Baylor College of Medicine

Baylor College of Medicine

CPRIT award brings cancer epigenetics researcher to Baylor

Allison Mickey


Houston, TX -

Dr. Tao Wu recently joined the Department of Molecular and Human Genetics at Baylor College of Medicine as an assistant professor through a $2 million recruitment grant from the Cancer Prevention and Research Institute of Texas (CPRIT).

Wu’s research is focused on the fundamental mechanisms underlying therapeutic resistance to cancer from the epigenetics angle, which he will continue to explore.

“Baylor has excellent, state-of-art resources in molecular and human genetics and within the Dan L Duncan Comprehensive Cancer Center, which I’m excited to utilize in furthering my research into cancer epigenetics,” Wu said.

His recent research into the role of a novel epigenetic marker in the genome of glioblastoma cells may offer new strategies for targeting this lethal tumor. A study reported in Cell and led by Wu shows how a novel modification of DNA, methylation at the sixth position of the adenine base of DNA, may be one strategy by which glioblastomas, a common and lethal cancer of the brain, control the expression of genes responsible for its progression and survival. He also showed that the enzyme ALKBH1 controls this modification. This may result in the development of new drugs to target these tumors by changing their epigenetic landscape.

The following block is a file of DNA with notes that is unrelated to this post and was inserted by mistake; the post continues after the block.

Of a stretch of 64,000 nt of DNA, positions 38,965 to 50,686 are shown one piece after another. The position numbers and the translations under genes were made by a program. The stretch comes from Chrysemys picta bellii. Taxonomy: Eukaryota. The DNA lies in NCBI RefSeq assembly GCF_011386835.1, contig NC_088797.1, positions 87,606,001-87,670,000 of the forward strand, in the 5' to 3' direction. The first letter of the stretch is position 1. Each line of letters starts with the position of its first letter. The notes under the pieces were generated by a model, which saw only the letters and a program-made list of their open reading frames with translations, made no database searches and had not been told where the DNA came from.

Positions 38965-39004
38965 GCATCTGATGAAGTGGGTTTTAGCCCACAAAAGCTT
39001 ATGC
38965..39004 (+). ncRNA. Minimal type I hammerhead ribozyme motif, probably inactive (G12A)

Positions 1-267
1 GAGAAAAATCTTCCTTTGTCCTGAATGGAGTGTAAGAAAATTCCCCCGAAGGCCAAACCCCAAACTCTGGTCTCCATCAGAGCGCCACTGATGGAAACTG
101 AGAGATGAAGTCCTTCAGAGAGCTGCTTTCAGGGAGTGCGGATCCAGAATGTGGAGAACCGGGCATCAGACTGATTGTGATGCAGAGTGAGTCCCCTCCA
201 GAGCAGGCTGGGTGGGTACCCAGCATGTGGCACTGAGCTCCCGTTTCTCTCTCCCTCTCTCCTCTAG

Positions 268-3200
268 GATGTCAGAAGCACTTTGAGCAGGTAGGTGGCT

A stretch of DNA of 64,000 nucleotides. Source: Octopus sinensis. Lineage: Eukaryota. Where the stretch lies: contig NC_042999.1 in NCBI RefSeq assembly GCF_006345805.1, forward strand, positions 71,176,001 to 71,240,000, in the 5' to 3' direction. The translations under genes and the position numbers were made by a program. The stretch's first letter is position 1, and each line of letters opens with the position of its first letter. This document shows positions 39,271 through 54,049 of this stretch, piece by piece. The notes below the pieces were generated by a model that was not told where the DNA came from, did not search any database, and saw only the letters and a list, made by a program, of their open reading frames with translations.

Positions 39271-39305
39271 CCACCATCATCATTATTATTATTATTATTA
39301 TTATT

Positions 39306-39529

Wu previously had discovered this novel DNA modification in controlling stem cell fates. It differs from the commonly described methylation of cytosine residues of DNA, which has been long appreciated to be the primary method for modifying DNA to change the types of genes expressed in a particular cell. His work suggests this alternative modification also may represent a broader strategy for cells to control gene expression.

Additionally, Wu discovered a novel DNA methylation (6mA) and developed a new ChIP-Seq approach (SMRT-ChIP) in mammalian models, which he will use to systematically investigate the regulatory mechanisms underlying treatment resistance. Based on early data, this DNA methylation, called N6-mdA, appears to be the Achilles’ heel of treatment-resistant cancer cells, such as cancer stem cells.

With the CPRIT recruitment grant, Wu’s proposed research projects will examine how N6-mdA and its regulators control the development of treatment resistance in cancer stem cells and dedifferentiation models.

“Using adapted single-molecule SMRT sequencing, improved single-cell sequencing and optimized CRISPR/Cas9 screening approaches, I will explore new cancer dependencies with this novel DNA methylation and its regulators in different types of cancer,” said Wu, who also is a CPRIT Scholar. “This project promises a huge opportunity for defining novel vulnerabilities and developing new strategies to bypass or overcome the therapeutic resistance in cancer treatment.”

The understanding of this novel epigenetic player, combined with the new approaches Wu developed, will enable him to define previously unidentified vulnerabilities and develop new strategies to bypass or overcome therapeutic resistance in cancer treatment.

Back to topback-to-top